17.02.2022 the following question

Explain whether smoke filling up a room is diffusion or not.

9

17.02.2022, solved by verified expert
Smoke filling up a room is indeed an example of diffusion. Diffusion occurs when two or more sets of molecules intermingle and spread out. In this case, it would be the smoke molecules interacting and spreading out among the air molecules.

Faq

Chemistry

it is diffusion

Explanation:

smoke rises from one corner of the room and spreads to the rest of the room, resulting in diffusion

Physics
Smoke filling up a room is a diffusion. Diffusion occurs when two or more sets of molecules intermingle and spread out. In this situation, it would be the smoke molecules interacting and spreading out among the air molecules.
Chemistry
It is diffusion because it lingers in the air
Chemistry
yes it is diffusion ..
explanation :
diffusion is the movement of particles from high concentration to low concentration ..
as the smoke rises at one corner of the room soon it spreads all over the room which is simply diffusion ..
Physics
Yes, it is diffusion !

Diffusion is the process in which gas, through random movement of particles, tends to fill up the whole volume of the container in which it is placed. So a similar process would lead the smoke, which is in form of gas (or light particles), to fill in the whole room in which it is contained.
English

In lines 578-579, Mrs. Keeney tells her husband why she wanted to sail with him: "I wanted to see
you the hero they make you out to be in Homeport." In what way does the voyage change the way she sees her husband? Cite evidence from the play in your answer.
Mrs. Keeney sees that her husband is a hard man who can be brutal toward his crew in pursuit of
his goal. In lines 650-653, she tells him, "You want to live up to your silly reputation even if you do
have to beat and starve men and drive me mad to do it."
At the end of the play, Captain Keeney breaks his promise to his wife, even though he says he loves
her. What is the motivation for his behavior, beyond simple economic opportunity?
Keeney's pride pushes him to put his goal of
getting the oil ahead of any feelings for his wife. He needs to get the oil to feel strong and to prove himself. At the same time, he denies that his wife is really going mad, saying, "I know you're foolin' me" (lines 892-893). He may feel justified in staying "jest a little while longer" at sea because he can't believe she is actually losing her mind and because she insisted on making the voyage in the first place.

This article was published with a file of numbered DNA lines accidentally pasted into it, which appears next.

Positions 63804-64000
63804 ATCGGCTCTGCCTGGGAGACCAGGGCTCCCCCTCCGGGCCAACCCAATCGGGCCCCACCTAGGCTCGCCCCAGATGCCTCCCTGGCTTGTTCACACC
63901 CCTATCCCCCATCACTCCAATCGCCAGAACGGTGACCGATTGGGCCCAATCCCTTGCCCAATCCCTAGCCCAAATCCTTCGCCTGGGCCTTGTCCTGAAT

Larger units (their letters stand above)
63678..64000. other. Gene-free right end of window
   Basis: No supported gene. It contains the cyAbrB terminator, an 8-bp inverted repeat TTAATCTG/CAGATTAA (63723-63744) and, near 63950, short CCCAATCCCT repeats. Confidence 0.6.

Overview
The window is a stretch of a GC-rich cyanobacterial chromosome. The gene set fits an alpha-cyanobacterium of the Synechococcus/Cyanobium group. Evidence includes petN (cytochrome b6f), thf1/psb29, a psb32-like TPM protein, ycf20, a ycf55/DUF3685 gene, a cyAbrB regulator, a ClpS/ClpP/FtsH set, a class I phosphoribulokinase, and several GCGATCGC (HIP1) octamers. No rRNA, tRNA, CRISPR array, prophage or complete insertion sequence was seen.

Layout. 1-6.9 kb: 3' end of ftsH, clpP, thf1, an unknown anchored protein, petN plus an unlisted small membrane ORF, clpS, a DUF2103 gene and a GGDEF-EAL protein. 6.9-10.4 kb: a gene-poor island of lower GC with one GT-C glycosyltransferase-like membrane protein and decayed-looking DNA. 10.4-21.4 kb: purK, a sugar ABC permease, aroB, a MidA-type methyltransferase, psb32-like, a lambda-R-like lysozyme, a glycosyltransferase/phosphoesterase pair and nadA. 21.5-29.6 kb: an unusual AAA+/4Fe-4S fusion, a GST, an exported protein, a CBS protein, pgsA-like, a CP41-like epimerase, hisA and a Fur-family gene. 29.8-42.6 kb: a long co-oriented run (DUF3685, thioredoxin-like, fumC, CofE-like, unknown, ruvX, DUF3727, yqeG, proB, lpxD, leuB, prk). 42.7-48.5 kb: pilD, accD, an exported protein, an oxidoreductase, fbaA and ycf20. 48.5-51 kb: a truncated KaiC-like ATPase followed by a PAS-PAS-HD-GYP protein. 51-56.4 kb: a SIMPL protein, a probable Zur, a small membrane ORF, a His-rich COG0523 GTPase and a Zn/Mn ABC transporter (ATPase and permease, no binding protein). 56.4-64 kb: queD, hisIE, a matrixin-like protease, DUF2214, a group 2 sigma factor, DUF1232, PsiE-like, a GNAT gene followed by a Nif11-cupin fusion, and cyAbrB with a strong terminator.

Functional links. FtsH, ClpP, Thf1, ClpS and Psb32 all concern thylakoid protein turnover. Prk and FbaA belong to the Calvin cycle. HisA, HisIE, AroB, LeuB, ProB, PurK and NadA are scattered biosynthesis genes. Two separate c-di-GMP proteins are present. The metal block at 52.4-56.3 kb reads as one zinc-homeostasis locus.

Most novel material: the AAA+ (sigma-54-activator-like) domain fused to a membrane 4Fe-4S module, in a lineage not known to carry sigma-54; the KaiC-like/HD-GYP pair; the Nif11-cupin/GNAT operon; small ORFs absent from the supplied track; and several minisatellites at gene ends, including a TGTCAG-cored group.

Step-by-step explanation:

make necessary changes as required to make the points better

English

The phrase "we'll head north again, in other words, to the land of sensible people" shows that the entire venture, planned by the Professor and the Captain was not wise. It has a critical tone.

Step-by-step explanation:

The phrase above was uttered by the Canadian in the book, "Twenty Thousand Leagues Under the Seas Revised" By Jules Verne. He meant that the venture which they had undertaken was fruitless and unwise.

He criticized the journey because at that time the Nautilus was stuck in the ice and could no longer move forward.

English

Step-by-step explanation:

Based on the context of the presented proposal, we can give such a definition:
Reverence is a feeling of deep respect or awe, in this case for nature. Reverence can be a feeling of awe, and it can also describe how you feel about something, especially.

English

check below

Step-by-step explanation:

George and Lennie dream of getting their own farm. George wants the independence that comes with owning his own land, and Lennie wants to have rabbits. Their dream is the central theme in the story. It is their dream that brings them to the ranch, and that dream spreads to Candy and Crooks.

George is small while Lennie is burly in terms of physical size. George is cunning and calculating while Lennie is obtuse and carefree. But from the early scene where the two stopped to drink water, you can already perceive that George is the one who looks after Lennie.

Lennie and George have an argument over a mouse that Lennie has petted a little too hard and long. Lennie wants to keep the dead mouse in his pocket, but George throws it away.

English